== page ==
SOURCE: American Academy of Orthopaedic Surgeons, news release, Feb. 23, 2015
SATURDAY, Feb. 28, 2015 (HealthDay News) -- Winter sports are a great way to get exercise and fresh air, but they're not without risks.
In 2013, more than 343,000 people in the United States received medical treatment for winter sports injuries, according to the Consumer Product Safety Commission.
Skiing topped the treatment list, with 138,559 injuries. Snowboarding accounted for 95,348 accidents; sledding, more than 63,000; and ice skating, about 47,000.
"When it comes to winter sports, safety starts with knowing and practicing the rules," Dr. Michael Cheek, a sports medicine specialist and American Academy of Orthopaedic Surgeons spokesperson, said in an academy news release.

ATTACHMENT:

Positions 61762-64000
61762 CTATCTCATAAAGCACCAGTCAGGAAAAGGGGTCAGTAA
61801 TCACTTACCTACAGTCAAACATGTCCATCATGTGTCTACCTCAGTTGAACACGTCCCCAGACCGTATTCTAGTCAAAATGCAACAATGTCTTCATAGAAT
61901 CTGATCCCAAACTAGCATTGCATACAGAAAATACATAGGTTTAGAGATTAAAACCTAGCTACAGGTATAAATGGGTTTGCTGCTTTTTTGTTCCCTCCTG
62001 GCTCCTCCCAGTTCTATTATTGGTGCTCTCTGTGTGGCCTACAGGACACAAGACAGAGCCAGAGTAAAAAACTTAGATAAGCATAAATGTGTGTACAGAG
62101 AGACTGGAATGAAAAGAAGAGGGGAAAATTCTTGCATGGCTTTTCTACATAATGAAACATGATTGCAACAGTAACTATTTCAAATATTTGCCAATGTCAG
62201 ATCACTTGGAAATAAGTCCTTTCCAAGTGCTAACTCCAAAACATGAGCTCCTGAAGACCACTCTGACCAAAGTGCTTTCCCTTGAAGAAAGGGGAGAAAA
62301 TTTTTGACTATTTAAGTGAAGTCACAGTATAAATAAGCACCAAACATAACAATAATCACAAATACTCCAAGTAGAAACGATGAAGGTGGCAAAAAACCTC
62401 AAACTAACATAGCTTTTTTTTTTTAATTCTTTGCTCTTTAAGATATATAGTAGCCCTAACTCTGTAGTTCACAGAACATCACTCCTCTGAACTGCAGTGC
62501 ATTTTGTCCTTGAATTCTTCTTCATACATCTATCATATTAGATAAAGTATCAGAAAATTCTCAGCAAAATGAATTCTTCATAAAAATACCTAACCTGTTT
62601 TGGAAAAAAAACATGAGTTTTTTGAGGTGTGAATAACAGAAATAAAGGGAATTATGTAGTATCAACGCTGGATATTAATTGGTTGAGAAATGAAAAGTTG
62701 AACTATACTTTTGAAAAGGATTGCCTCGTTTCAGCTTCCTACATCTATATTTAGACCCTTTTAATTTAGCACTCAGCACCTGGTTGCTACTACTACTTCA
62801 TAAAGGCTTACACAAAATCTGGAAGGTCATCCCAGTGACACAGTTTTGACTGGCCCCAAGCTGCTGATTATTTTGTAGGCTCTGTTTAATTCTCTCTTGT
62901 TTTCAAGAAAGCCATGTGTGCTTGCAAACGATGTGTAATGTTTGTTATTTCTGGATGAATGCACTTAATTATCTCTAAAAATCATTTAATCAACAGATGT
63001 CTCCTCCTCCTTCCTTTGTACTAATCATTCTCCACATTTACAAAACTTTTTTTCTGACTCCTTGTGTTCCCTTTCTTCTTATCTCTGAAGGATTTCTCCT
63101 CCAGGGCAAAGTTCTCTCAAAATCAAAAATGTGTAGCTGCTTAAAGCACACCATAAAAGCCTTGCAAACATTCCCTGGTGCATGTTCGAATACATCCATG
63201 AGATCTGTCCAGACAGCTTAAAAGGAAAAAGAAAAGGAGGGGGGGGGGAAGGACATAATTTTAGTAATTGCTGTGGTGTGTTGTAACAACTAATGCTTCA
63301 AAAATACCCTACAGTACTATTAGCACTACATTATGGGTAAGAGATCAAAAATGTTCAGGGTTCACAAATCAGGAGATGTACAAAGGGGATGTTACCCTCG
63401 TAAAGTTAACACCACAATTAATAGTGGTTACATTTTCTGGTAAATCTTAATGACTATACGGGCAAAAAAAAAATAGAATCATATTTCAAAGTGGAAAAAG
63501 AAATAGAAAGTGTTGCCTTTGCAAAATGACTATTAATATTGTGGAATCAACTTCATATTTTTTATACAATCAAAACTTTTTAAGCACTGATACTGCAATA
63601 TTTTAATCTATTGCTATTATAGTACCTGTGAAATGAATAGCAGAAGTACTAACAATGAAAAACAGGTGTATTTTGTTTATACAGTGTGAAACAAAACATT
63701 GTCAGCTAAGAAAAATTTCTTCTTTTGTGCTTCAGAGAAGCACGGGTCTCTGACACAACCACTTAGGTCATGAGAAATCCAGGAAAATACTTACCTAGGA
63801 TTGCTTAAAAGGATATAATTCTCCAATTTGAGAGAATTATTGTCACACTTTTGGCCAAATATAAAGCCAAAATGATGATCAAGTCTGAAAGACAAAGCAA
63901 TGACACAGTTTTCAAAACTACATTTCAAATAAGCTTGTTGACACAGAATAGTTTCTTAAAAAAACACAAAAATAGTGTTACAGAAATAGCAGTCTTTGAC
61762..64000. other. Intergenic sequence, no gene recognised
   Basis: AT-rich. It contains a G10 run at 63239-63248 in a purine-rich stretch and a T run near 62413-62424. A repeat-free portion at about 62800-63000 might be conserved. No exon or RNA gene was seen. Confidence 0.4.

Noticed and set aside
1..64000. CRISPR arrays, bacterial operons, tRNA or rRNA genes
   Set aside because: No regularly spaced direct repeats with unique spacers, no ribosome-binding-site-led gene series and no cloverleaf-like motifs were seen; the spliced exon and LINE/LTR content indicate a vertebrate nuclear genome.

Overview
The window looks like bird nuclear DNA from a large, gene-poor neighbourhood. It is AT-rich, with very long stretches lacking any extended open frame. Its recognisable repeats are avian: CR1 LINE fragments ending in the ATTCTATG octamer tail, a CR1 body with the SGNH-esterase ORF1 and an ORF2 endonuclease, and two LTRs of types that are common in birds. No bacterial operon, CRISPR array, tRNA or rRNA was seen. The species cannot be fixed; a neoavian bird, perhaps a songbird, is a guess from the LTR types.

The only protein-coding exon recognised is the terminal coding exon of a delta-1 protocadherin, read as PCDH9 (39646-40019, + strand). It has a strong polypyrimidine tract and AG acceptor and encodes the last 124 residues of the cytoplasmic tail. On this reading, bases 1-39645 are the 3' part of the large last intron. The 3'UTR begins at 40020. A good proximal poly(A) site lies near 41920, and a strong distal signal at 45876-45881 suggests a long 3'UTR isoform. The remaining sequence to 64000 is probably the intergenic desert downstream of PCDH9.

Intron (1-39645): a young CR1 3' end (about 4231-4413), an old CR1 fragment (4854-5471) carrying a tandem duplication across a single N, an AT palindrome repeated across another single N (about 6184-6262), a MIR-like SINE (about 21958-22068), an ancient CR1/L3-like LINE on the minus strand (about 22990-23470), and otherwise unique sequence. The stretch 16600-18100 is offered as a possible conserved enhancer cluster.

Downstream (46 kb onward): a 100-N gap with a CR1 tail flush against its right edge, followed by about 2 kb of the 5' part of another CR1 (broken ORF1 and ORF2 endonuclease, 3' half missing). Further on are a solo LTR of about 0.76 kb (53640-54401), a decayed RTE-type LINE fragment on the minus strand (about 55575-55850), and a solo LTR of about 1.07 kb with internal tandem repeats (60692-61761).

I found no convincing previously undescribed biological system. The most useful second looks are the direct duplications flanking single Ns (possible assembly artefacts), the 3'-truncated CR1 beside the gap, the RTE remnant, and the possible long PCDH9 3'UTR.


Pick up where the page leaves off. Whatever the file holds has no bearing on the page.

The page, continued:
Many skiing and snowboarding injuries can be prevented by using proper equipment and getting appropriate training, he pointed out.
"Before hitting the slopes, inexperienced participants should consider taking a lesson [or several] from a qualified instructor to help prepare for the unexpected, like learning how to fall safely," Cheek said.
Common causes of sledding injuries include collisions at the end of sledding runs and sledding in improper positions.
General winter-sports safety advice includes going out with a partner and staying in sight of each other. Before heading outdoors, tell someone who isn't joining you about your plans and likely location.
The academy also recommends the following:
The U.S. Centers for Disease Control and Prevention offers winter health and safety tips.